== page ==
DevOps has proven itself to be critical for businesses with its specific application development and operations approach enabling the faster introduction of new products and services and the easier provision of the existing ones. A report says the global DevOps market size accounted for $7,398 million in 2021 and is expected to reach $37,227 million by 2030!
And why not? DevOps does promote faster, more predictable software versions by enabling close collaboration between development, operations, and other stakeholders within the organization via best practices, standardization, and new techniques. Technically, DevOps is not a solution in and of itself, but it does include almost everything from management structure to operations and tooling.
And as more organizations adopt DevOps, it makes sense then that they review the tools they already use and how they are using those tools. Let’s dive deep into this a bit.
Categories of DevOps Tools
Gartner did a neat classification of the DevOps tools in use by various businesses around the globe per their specific requirements and across industries.
So, essentially you have three basic categories:
- DevOps-ready tools – out-of-the-box solutions to support at least one of the workflow steps, offering application release automation and continuous configuration automation. Some examples are VMWare, Ansible, Copado, AutoRabit, and Gearset.
- DevOps-enabled tools – for working in a pipeline environment and enabling activities for development, testing, quality assurance, and production for the application and infrastructure. The main focus here is on the integrity and fidelity of the application and infrastructure. Examples include Jenkins, Delphix, and more.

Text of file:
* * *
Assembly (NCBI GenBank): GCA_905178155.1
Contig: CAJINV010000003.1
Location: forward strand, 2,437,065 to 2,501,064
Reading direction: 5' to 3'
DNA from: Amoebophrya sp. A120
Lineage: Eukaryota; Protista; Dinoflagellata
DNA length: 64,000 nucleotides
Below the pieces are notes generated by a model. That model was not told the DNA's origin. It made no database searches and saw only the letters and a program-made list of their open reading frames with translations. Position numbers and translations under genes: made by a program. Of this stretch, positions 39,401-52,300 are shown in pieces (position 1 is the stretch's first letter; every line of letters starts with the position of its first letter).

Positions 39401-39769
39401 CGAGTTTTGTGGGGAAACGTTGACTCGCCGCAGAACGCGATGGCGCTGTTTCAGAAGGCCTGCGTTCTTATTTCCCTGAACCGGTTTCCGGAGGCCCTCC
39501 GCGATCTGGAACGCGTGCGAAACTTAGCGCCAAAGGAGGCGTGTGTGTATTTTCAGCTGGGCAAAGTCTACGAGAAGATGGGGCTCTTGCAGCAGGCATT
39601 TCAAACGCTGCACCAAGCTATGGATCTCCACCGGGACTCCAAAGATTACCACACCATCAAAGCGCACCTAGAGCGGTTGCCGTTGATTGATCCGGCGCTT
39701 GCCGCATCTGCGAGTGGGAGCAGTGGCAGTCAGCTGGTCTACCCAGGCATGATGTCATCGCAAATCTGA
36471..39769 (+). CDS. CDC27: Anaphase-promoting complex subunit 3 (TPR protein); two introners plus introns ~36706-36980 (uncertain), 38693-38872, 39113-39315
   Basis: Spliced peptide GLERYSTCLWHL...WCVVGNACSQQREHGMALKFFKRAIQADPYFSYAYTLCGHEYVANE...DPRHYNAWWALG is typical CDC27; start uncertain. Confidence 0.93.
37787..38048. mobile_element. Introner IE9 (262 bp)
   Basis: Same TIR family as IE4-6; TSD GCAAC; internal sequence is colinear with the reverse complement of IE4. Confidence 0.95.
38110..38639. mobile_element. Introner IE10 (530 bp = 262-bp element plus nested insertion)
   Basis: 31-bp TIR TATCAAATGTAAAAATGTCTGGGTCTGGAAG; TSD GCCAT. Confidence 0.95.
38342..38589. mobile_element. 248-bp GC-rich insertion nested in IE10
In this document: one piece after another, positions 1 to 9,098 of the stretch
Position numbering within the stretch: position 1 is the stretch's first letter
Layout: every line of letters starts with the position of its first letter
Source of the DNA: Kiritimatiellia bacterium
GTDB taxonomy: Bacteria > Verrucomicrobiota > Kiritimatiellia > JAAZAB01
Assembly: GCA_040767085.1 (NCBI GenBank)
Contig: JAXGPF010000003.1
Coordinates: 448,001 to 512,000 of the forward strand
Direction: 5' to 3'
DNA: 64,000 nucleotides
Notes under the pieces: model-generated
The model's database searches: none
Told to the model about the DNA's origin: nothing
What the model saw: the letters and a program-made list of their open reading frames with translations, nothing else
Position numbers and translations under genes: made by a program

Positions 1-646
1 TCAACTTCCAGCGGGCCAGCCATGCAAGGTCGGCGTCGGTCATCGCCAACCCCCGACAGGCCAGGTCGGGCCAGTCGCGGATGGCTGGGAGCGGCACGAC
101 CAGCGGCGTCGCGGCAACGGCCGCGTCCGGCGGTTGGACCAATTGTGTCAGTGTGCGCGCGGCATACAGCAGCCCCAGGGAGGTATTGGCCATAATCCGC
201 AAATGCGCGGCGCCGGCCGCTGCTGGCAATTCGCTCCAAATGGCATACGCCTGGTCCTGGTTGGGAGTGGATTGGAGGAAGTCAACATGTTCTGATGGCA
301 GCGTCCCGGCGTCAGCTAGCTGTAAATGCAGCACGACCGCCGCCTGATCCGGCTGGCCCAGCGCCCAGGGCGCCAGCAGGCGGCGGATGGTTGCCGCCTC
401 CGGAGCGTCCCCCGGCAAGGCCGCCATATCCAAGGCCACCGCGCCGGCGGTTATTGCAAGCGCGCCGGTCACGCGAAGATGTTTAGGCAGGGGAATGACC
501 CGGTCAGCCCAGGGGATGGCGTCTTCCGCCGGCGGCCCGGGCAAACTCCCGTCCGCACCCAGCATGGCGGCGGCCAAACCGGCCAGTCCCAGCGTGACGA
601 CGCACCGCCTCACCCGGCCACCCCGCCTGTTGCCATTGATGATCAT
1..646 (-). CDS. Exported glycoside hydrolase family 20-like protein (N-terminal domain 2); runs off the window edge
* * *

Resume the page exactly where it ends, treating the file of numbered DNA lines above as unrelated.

- DevOps-capable tools – these are mostly stand-alone tools for monitoring, security testing (dynamic application security testing [DAST]), and lab management. These can be easily adopted for DevOps projects. For example, tools like AppDynamics, SonarQube, DigitSec, PMD, Splunk, Elasticsearch, Veracode, and more.
5 Guidelines to Choose the Right DevOps Tools
It’s easy to get hung up on the pros and cons of using one tool versus another but it can also be really confusing because of the way in which your team uses those tools, or how you introduce those tools to the team.
There are two key aspects you need to look at to become a high-performing organization – the social dynamics of your organization and tooling roadmaps from public cloud vendors. These guidelines should help you decide.
Effective collaboration between teams is critical for DevOps. And while purchasing a dedicated collaboration tool might be a good idea, you can also use other tools that offer collaboration as a feature to serve your purpose.
Let’s look at version control. If your goal is to encourage more people in your teams to use it, and you insist on a command-line tool for version control, you’ll miss out on collaboration opportunities. For instance, a basic command-line view of version control is certainly part of a DevOps toolset, but non-technical people won’t understand it. then, the essence of collaboration is lost. But if you were to use something like Github, Bitbucket, or Gitlab, everyone can read the discussion threads around file changes to get people talking about why a file changed.
You would need a tool that is customizable for your needs. That means – a fully featured API for each tool. Choosing an API-rich tool gives you the benefit of easy wiring for alerts and other events. A best practice that should be followed here is to avoid tools that can do everything well. No tool does that! Find one that does one or more jobs well and integrates easily with other tools.